The Ian Svenonius school of rock may seem a little strange. As lead singer of legendary DC punk band Nation Of Ulysses, he gave us the 13-Point Program to Destroy America. As frontman for the Make-Up he spread the gospel yeh-yeh sound--a combo of gospel and French pop, usually spelled “yé-yé”--with songs like “Free Arthur Lee” and “Here Comes The Judge.” And now, he brings us a how-to guide, Supernatural Strategies For Making a Rock ‘n’ Roll Group, published by Gowanus-based Akashic Books.
“Supernatural Strategies was inspired in part by all the rock camps for children which have sprung up around the landscape,” Svenonius explained over email. “The implications these institutions have for the art form are enormous. I thought there should be an ideological guide to counter all this practical knowledge which is polluting the brains of the children.”
Supernatural Strategies, a follow-up to his cult hit, The Psychic Soviet, takes a spiritual approach to guiding rock star wannabes to success. In the first half, Svenonius describes a séance with dead rock stars, during which they explain the importance of rock ‘n’ roll in American history, and agree to write an instructional manual for aspiring rockers, which then makes up the second half of the book. Jimi Hendrix, Mary Wells, Brian Jones and Jim Morrison chime in from the ether on the importance of band photos, names and even a band’s “Zodiacal configuration.” They tell us that The Beatles had two air signs and two water signs, which gave them a “strong dualistic personality, simultaneously playful and pop (air signs) as well as deep, cranky, and mystical (water).” Paul McCartney, Svenonius’ favorite Beatle, also lends his advice--supposedly he happens to enjoy hanging out in the spirit world, despite being very much alive.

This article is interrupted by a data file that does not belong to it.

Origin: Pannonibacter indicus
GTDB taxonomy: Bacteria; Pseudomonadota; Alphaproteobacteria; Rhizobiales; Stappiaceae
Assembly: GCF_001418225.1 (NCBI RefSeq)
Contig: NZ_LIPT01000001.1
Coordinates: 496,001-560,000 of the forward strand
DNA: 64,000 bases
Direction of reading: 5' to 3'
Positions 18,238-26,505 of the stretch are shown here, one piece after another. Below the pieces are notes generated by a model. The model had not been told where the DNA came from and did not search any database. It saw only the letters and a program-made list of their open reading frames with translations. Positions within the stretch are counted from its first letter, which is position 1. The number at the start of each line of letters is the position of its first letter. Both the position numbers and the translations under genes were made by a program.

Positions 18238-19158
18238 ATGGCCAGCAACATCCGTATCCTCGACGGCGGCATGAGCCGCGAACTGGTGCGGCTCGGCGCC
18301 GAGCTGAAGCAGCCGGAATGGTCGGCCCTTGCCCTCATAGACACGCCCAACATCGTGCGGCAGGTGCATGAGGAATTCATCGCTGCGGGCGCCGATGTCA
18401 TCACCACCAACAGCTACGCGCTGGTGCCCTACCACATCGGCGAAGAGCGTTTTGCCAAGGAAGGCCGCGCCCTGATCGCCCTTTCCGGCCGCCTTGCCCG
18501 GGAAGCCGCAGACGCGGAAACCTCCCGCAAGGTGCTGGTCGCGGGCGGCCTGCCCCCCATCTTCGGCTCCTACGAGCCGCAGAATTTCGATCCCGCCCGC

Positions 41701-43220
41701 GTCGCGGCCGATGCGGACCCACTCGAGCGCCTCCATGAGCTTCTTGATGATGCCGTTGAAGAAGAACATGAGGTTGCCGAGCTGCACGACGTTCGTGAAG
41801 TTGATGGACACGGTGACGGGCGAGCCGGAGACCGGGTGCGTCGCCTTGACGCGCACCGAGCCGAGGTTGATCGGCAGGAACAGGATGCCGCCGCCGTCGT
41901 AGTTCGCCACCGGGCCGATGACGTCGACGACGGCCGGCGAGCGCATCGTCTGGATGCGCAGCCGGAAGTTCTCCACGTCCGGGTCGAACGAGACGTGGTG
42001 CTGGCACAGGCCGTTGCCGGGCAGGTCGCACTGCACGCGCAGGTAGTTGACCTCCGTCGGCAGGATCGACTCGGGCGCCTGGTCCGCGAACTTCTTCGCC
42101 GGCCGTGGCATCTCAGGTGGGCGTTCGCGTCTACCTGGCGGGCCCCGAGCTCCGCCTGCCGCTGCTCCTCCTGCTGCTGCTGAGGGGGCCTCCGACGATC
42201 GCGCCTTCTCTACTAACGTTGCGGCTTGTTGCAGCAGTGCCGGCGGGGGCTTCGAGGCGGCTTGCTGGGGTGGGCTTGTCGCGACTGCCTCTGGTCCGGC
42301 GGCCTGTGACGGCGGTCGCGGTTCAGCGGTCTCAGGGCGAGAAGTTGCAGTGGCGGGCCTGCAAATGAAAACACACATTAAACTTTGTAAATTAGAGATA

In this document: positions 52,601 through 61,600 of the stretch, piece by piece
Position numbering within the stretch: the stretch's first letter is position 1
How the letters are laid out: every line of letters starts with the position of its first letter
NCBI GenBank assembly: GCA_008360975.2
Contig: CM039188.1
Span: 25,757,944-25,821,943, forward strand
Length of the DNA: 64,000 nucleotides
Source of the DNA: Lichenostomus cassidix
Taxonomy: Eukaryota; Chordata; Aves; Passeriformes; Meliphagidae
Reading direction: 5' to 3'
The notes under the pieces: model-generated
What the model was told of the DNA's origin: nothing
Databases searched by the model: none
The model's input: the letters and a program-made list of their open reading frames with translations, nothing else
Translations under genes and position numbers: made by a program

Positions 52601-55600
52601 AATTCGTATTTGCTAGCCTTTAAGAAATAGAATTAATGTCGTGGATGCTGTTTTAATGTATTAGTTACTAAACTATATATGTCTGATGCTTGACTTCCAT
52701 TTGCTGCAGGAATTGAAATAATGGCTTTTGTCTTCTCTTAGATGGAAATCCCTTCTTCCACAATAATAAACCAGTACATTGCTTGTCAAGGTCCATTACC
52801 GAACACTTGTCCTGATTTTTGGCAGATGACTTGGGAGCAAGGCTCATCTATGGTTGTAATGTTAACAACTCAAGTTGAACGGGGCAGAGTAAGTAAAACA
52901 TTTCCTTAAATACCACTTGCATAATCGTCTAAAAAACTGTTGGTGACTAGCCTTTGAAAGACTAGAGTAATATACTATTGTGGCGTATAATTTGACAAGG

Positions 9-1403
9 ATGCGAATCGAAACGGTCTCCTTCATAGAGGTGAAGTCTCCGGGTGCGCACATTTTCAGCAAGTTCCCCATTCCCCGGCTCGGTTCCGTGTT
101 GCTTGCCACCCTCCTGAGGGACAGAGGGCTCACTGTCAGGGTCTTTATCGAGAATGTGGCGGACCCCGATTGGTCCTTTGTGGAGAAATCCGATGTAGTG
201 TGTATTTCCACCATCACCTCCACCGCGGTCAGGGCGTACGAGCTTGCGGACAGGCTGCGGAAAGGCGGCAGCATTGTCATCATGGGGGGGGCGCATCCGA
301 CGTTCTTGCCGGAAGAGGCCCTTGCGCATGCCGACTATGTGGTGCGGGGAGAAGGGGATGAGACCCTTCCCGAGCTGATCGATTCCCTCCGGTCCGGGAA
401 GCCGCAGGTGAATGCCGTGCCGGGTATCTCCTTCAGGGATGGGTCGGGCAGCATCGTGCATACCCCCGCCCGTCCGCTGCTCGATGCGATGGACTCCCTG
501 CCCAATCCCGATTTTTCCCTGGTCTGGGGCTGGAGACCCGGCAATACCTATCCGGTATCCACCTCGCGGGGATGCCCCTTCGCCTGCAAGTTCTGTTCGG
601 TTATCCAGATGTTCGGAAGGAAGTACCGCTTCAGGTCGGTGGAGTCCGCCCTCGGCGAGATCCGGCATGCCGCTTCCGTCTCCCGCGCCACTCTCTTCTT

The book's imagined conversations are very funny (it’s clear that Svenonius didn’t actually talk with Paul McCartney and probably never sought out a medium). But beyond being humorous, Supernatural Strategies is also very informative and well researched. While Svenonius shares his endless wealth of musical knowledge, this book also serves as a critique of capitalism, consumerism and American imperialism. And even while the spirits of dead rockers are imparting their knowledge, the tone never changes--Mary Wells compares rock ‘n’ roll groups to gangs and cults, and Paul McCartney’s living spirit refers to the American Revolution as “the founding fathers’ teenage tantrum.”
“The book also attempts to balance the modern rock documentaries, and the new breed of rock books which discuss the underground of the 1990s," Svenonius wrote. "It is not only a how-to book but also a general revisionist history of rock 'n' roll.”
For a more in-depth understanding of Svenonius' communications with the rock 'n' roll spirit world, come to Greenpoint bookstore Word on Jan. 28 at 7pm where he will be celebrating the release of Supernatural Strategies For Making a Rock ‘n’ Roll Group. Vol. 1 Brooklyn’s Jason Diamond will be introducing him.
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